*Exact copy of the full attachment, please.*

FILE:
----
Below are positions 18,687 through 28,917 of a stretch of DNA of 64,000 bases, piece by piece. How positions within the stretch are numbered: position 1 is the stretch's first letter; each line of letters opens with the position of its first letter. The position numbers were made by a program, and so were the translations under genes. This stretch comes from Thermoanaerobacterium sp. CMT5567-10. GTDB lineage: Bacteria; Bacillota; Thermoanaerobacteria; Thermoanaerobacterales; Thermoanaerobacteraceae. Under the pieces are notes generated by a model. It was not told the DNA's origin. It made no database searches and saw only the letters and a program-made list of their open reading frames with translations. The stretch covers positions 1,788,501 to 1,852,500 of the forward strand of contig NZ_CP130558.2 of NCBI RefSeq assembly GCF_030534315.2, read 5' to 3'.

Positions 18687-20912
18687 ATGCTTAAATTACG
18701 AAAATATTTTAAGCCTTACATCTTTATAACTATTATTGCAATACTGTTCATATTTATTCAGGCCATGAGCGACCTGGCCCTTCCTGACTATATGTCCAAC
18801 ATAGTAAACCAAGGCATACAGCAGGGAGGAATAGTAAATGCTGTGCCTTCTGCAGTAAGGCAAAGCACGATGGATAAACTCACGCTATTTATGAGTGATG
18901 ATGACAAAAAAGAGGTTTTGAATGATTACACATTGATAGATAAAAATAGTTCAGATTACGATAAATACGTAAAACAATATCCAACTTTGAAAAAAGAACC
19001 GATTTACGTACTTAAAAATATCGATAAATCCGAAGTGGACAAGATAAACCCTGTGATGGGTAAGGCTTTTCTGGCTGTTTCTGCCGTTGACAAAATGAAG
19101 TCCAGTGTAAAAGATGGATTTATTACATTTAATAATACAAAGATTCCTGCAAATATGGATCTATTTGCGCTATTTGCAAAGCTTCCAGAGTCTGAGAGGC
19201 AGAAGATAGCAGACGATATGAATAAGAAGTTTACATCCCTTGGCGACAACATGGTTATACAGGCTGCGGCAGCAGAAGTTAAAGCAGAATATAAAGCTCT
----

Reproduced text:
Below are positions 18,687 through 28,917 of a stretch of DNA of 64,000 bases, piece by piece. How positions within the stretch are numbered: position 1 is the stretch's first letter; each line of letters opens with the position of its first letter. The position numbers were made by a program, and so were the translations under genes. This stretch comes from Thermoanaerobacterium sp. CMT5567-10. GTDB lineage: Bacteria; Bacillota; Thermoanaerobacteria; Thermoanaerobacterales; Thermoanaerobacteraceae. Under the pieces are notes generated by a model. It was not told the DNA's origin. It made no database searches and saw only the letters and a program-made list of their open reading frames with translations. The stretch covers positions 1,788,501 to 1,852,500 of the forward strand of contig NZ_CP130558.2 of NCBI RefSeq assembly GCF_030534315.2, read 5' to 3'.

Positions 18687-20912
18687 ATGCTTAAATTACG
18701 AAAATATTTTAAGCCTTACATCTTTATAACTATTATTGCAATACTGTTCATATTTATTCAGGCCATGAGCGACCTGGCCCTTCCTGACTATATGTCCAAC
18801 ATAGTAAACCAAGGCATACAGCAGGGAGGAATAGTAAATGCTGTGCCTTCTGCAGTAAGGCAAAGCACGATGGATAAACTCACGCTATTTATGAGTGATG
18901 ATGACAAAAAAGAGGTTTTGAATGATTACACATTGATAGATAAAAATAGTTCAGATTACGATAAATACGTAAAACAATATCCAACTTTGAAAAAAGAACC
19001 GATTTACGTACTTAAAAATATCGATAAATCCGAAGTGGACAAGATAAACCCTGTGATGGGTAAGGCTTTTCTGGCTGTTTCTGCCGTTGACAAAATGAAG
19101 TCCAGTGTAAAAGATGGATTTATTACATTTAATAATACAAAGATTCCTGCAAATATGGATCTATTTGCGCTATTTGCAAAGCTTCCAGAGTCTGAGAGGC
19201 AGAAGATAGCAGACGATATGAATAAGAAGTTTACATCCCTTGGCGACAACATGGTTATACAGGCTGCGGCAGCAGAAGTTAAAGCAGAATATAAAGCTCT